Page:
Legislative Update: Wisconsin Tort Reform—2011 Wisconsin Act 2

WDC Journal Edition: Spring 2011
By: Andrew Cook, The Hamilton Consulting Group, LLC

Introduction

On January 3, 2011, within minutes after being sworn in as Wisconsin’s 45th Governor, Scott Walker declared an economic emergency and called a special session focusing on job creation. One of Governor Walker’s centerpiece provisions was comprehensive civil liability reform, the first piece of legislation introduced in the special session.

The Wisconsin Defense Counsel (WDC) took an active role in helping to pass this important piece of legislation. Similar to previous legislative sessions, the expertise provided by WDC members was invaluable. For example, WDC members James J. Mathie and James T. Murray, Jr., testified before the joint Assembly and Senate Judiciary Committee hearing on the bill. Their considerable knowledge in the areas of product liability and the risk contribution theory was vital in helping to educate legislative committee members of the importance of those provisions.[i] In addition, WDC President Bryce Tolefree was instrumental in providing his legal counsel throughout the process.

Most of Act 2’s provisions were introduced during the 2005 legislative session, passed both houses, and ultimately vetoed by former Governor Jim Doyle. As a result of this prior introduction, the legislation had already been fully vetted and received previous public hearings. Because of this legislative history, the legislation was enacted in an expedited manner—the bill was introduced on January 5, 2011, had a public hearing on January 11, and passed both houses and was signed into law by January 27.

This article provides an overview of the significant changes instituted by 2011 Wisconsin Act 2 to Wisconsin’s civil liability law in the areas of product liability, expert witness testimony, risk contribution, frivolous law suits, punitive damages, and health care quality improvement programs.

Product Liability

Before enactment of Act 2, a broad “consumer expectations test” was often used to determine product liability. This test asked whether an ordinary, reasonable consumer would find the product’s design, manufacture, instructions, or warnings defective.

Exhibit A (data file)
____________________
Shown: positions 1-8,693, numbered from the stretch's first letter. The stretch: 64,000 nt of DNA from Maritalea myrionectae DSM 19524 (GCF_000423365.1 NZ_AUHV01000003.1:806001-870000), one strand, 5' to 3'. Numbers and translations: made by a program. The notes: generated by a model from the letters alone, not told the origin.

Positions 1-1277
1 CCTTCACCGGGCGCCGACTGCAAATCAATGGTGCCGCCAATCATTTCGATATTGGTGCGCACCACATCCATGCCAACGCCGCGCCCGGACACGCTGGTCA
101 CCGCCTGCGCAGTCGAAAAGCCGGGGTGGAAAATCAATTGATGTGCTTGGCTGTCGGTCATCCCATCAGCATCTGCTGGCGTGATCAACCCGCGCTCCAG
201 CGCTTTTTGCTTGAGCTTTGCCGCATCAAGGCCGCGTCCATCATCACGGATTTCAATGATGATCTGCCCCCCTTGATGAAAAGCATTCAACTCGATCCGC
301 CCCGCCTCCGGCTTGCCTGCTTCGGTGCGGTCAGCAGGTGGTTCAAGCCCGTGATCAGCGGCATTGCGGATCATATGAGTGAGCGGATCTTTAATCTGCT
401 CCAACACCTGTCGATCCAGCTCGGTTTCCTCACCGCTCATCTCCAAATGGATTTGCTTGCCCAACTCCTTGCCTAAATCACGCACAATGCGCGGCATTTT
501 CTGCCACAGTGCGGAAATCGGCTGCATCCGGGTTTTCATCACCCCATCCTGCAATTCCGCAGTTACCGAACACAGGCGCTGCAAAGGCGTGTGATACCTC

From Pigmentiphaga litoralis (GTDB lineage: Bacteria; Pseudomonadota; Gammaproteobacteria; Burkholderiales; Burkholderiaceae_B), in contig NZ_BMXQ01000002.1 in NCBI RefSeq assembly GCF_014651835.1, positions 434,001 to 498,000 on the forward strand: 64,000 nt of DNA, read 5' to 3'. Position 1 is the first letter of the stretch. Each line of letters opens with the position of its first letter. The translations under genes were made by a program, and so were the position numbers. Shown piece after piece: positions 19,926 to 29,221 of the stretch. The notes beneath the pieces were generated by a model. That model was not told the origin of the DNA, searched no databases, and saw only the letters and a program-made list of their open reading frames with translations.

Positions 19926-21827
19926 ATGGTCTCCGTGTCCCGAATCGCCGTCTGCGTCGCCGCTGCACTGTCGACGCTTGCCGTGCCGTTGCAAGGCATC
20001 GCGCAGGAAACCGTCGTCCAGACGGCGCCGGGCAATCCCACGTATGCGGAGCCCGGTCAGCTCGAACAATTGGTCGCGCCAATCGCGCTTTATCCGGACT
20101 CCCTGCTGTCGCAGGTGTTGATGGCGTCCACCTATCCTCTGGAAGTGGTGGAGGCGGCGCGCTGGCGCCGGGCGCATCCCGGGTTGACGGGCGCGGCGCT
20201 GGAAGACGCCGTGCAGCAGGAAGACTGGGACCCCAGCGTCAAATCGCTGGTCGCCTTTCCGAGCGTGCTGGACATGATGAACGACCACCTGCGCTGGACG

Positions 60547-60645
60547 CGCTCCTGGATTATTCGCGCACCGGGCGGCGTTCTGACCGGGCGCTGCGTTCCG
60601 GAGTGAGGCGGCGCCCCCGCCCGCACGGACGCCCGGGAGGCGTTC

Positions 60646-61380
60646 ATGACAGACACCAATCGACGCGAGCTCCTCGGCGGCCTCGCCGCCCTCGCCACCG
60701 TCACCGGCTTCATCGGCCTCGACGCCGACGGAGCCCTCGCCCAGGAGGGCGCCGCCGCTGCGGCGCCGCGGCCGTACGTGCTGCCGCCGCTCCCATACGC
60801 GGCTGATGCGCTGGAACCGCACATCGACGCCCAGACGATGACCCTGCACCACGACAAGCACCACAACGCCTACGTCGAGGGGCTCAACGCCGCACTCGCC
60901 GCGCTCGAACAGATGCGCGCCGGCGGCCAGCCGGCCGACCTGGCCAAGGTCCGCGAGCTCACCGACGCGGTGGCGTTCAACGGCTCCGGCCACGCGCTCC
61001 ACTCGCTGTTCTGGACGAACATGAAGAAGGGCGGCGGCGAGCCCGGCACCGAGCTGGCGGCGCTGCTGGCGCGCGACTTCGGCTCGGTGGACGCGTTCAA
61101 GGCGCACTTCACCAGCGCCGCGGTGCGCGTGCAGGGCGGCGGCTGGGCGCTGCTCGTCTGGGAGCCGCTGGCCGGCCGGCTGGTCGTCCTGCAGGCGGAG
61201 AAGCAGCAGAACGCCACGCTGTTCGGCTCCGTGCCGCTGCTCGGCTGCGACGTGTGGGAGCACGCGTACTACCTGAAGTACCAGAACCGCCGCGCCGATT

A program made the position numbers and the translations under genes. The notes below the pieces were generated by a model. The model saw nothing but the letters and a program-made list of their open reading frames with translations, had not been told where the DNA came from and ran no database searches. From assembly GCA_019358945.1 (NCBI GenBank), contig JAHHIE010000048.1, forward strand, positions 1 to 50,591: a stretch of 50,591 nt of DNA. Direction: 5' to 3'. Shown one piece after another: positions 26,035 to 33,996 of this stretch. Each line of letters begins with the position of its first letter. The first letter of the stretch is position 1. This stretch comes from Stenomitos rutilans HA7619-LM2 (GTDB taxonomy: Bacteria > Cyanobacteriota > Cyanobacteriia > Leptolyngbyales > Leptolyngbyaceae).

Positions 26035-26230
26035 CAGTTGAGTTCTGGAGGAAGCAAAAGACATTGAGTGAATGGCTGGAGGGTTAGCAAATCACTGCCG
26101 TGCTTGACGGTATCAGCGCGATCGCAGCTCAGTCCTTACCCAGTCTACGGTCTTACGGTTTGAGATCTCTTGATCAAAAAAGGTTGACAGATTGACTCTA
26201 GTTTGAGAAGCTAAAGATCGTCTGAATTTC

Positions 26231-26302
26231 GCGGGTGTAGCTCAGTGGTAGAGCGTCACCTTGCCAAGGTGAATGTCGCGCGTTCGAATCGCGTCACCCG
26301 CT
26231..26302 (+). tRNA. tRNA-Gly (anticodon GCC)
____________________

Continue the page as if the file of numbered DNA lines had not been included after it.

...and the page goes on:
Act 2 encompasses a comprehensive re-write of Wisconsin product liability law.[ii] It covers manufacturing defects, defective designs, and products with inadequate instructions or warnings. Notably, the act requires a claimant to show that a reasonable alternative design could have been adopted by the manufacturer to reduce or avoid the harm posed by the product. It also limits the liability of sellers or distributors of defective products to instances in which the seller or distributor has assumed responsibility for some portion of the manufacturing or labeling of the product, or where the manufacturer is judgment proof. Act 2 disallows introduction of the manufacturer's use of subsequent remedial measures as evidence that the product is defective, and precludes recovery of damages for injuries from defective products manufactured 15 years or more before the claim is brought.

In addition, a recovery in a product liability case will be reduced based on the injured person’s share of responsibility for the injury.[iii] The injured person may not recover if he or she is found to be more responsible for the injury than the defect in the product.

Expert Opinion Evidence (Daubert Standard)